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Meetings and Events

Secretary Fagan, Goveror Kate Brown, Treasurer Tobias ReadThe Department of State Lands is committed to providing access to meaningful engagement in natural resource management decisions and education. We embrace diverse backgrounds and experiences, actively identifying and addressing inequities toward people and lands and engaging widely to provide inclusive public service and access to information. There are many ways you can get involved in decision-making on Oregon’s lands and waters where you live, work, learn, practice spirituality, and recreate. 

DSL opens comment periods on many of our responsibilities, as well holding meetings open to the community to attend. Some include allocated time in the agenda, while other meetings the entire time is dedicated to hearing community comment. 

The State Land Board oversees DSL and meets regularly to make decisions regarding school lands and Oregon-owned waterways, and to provide direction on Department operations. Anyone can attend these meetings (online or in-person), and there are opportunities to submit testimony in writing or verbally.

Throughout each year, DSL proposes rules that determine how DSL and other state agencies operate, including how they interpret and implement state laws. Administrative rules can also describe agency practices and policies. The rulemaking process is designed so there are several opportunities for people or organizations to provide feedback on a proposed rule by holding informational meetings and public hearings, convening Rulemaking Advisory committees, and inviting public comment.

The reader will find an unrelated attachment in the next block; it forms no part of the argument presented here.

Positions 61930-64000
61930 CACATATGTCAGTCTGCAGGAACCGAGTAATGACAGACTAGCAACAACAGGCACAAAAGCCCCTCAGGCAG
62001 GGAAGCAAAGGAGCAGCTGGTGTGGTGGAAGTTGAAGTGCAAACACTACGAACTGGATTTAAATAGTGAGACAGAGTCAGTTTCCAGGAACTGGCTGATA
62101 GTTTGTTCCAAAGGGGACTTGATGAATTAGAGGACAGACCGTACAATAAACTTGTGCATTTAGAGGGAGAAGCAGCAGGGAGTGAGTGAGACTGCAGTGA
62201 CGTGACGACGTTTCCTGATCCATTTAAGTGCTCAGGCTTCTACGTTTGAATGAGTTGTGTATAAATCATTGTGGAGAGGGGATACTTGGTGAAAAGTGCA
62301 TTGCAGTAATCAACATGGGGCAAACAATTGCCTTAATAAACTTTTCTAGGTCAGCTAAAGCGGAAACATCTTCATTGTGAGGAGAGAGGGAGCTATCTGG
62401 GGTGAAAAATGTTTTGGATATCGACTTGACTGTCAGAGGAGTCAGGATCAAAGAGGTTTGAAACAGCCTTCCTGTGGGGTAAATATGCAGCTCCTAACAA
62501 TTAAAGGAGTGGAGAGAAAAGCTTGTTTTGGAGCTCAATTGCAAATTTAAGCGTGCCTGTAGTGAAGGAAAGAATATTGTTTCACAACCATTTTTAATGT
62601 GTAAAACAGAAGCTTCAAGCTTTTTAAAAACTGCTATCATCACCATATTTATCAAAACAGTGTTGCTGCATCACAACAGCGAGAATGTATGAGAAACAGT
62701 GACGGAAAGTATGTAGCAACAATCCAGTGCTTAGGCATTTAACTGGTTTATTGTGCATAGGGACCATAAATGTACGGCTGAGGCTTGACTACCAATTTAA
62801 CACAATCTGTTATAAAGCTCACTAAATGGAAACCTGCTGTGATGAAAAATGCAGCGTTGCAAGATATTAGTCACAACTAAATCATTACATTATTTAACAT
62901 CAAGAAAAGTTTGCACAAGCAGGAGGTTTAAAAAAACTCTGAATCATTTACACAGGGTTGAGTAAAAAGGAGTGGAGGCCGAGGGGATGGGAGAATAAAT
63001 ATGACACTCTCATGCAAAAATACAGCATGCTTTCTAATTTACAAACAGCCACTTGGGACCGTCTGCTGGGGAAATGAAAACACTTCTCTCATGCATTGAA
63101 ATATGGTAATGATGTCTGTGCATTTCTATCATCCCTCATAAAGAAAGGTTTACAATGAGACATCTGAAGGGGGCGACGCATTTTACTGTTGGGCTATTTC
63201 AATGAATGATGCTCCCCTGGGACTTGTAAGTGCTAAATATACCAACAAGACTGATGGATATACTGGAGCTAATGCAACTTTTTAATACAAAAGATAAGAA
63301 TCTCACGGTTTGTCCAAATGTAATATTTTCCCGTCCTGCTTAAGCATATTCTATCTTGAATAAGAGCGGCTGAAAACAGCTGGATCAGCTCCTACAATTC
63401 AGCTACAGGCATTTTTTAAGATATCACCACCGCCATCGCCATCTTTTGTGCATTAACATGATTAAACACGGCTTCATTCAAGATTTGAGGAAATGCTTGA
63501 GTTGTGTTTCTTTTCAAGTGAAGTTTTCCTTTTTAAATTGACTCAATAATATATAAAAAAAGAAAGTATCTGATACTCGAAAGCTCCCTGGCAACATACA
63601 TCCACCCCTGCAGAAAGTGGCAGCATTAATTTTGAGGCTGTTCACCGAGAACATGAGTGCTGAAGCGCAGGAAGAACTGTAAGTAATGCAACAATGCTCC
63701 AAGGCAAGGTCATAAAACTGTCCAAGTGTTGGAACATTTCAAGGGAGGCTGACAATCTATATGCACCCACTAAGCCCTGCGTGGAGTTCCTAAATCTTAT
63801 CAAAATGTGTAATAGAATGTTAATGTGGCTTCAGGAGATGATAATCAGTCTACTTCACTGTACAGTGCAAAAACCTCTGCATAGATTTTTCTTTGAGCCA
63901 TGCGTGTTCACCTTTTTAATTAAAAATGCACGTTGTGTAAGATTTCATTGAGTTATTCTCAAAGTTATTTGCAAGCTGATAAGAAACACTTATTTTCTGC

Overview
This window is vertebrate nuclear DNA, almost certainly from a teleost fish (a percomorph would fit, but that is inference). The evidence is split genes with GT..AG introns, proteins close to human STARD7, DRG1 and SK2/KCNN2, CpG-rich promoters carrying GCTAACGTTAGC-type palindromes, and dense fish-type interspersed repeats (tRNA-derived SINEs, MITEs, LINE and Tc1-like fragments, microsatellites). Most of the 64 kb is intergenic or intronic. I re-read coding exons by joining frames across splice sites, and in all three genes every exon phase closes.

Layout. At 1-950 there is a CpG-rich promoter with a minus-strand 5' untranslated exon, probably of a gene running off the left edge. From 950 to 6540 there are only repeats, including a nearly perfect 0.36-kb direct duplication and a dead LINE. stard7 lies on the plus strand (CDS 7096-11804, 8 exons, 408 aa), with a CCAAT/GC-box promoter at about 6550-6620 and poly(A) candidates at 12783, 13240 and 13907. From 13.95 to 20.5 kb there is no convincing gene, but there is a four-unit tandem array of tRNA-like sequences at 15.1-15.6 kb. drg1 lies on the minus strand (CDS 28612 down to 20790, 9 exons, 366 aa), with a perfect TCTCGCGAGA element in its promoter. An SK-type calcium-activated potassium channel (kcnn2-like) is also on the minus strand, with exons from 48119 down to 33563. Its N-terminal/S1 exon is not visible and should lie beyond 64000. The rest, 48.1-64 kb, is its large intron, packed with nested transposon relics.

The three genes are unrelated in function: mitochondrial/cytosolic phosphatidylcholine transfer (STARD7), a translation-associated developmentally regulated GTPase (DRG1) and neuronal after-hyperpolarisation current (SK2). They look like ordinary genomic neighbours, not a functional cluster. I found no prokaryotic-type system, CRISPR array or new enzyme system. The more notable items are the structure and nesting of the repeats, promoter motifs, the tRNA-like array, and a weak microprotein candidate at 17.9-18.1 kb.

Projects in wetlands and rivers, streams, lakes, or other waters usually requires a removal-fill permit to protect the state’s water resources. Waterway use authorizations allow certain uses of Oregon’s publicly owned rivers, lakes, territorial sea, and other waterways while compensating Oregonians for usage of these public resources. Sometimes these projects require more opportunities for public participation, and a public meeting will be held to meet those needs and hear community concerns regarding permits and authorizations.

Approximately 1.5 million acres of surface and subsurface lands across Oregon are managed by DSL, and the Department occasionally sells and exchanges that land for full market value to maximize revenue for the Common School Fund. Sometimes these require more opportunities for public participation, and a public meeting will be held to meet those needs and hear community concerns.

Attend a public meeting or meeting held by an advisory body, workgroup, or other committee
For all rulemakings and some wetland, waterways, and lands projects - the Department will most often hold meetings that begin with an information session, followed by public meeting time that is entirely dedicated to accepting comments from the community.

There are also different advisory bodies and workgroups for ongoing projects, all of which we hold open to the public and many of which reserve time for public comment. Examples include South Slough Management Commission and Ocean Science Trust Meetings, Elliott State Research Forest Advisory Board, and more.​

See our meetings calendar below for more information.

Giving spoken testimony